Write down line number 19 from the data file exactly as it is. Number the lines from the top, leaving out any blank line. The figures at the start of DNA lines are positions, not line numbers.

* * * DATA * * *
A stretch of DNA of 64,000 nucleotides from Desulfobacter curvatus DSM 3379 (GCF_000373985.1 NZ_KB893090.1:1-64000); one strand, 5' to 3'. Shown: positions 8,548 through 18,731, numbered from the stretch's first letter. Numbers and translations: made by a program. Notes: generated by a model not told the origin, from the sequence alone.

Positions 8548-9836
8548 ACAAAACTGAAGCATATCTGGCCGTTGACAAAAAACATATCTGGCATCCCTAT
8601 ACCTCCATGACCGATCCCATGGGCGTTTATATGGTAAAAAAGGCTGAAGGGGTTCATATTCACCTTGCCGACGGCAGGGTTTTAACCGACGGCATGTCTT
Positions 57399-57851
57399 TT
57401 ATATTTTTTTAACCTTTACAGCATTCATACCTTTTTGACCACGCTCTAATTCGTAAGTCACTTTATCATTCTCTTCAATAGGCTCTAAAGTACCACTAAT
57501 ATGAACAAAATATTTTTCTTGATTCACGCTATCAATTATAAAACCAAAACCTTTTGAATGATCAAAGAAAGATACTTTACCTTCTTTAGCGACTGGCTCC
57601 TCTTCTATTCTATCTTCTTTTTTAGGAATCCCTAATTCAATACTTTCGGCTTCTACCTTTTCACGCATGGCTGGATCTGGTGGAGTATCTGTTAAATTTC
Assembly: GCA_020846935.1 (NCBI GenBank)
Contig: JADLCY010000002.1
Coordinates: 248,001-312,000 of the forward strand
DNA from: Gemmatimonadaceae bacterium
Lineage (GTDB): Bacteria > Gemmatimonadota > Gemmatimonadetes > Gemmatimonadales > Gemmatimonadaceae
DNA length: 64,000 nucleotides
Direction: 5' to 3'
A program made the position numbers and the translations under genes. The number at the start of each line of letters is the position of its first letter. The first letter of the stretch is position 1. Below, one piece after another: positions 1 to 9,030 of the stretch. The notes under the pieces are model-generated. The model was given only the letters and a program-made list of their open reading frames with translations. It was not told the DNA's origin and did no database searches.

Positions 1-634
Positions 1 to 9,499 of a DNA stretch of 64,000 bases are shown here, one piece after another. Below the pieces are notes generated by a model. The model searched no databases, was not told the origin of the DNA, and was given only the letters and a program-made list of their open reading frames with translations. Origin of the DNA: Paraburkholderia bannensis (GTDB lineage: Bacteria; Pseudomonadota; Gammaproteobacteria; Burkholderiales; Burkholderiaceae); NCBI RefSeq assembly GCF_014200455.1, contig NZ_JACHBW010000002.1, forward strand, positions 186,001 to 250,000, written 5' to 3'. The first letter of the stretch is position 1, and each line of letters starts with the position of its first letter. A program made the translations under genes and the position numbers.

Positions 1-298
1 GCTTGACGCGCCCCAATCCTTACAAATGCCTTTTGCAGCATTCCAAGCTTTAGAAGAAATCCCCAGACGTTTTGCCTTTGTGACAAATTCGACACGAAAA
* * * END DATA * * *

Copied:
Positions 1 to 9,499 of a DNA stretch of 64,000 bases are shown here, one piece after another. Below the pieces are notes generated by a model. The model searched no databases, was not told the origin of the DNA, and was given only the letters and a program-made list of their open reading frames with translations. Origin of the DNA: Paraburkholderia bannensis (GTDB lineage: Bacteria; Pseudomonadota; Gammaproteobacteria; Burkholderiales; Burkholderiaceae); NCBI RefSeq assembly GCF_014200455.1, contig NZ_JACHBW010000002.1, forward strand, positions 186,001 to 250,000, written 5' to 3'. The first letter of the stretch is position 1, and each line of letters starts with the position of its first letter. A program made the translations under genes and the position numbers.